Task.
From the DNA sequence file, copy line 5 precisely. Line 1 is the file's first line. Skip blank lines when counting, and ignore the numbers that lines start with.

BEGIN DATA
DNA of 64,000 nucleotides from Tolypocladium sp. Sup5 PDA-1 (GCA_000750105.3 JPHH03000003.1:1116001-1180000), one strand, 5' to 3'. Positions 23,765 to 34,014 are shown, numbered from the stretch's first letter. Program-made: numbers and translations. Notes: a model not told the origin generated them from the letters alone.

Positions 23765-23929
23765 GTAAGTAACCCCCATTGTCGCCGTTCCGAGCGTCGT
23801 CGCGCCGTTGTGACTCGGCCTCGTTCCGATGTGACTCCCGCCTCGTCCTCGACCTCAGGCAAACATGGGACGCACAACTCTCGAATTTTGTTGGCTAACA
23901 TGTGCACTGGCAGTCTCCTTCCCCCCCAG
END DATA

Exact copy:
23901 TGTGCACTGGCAGTCTCCTTCCCCCCCAG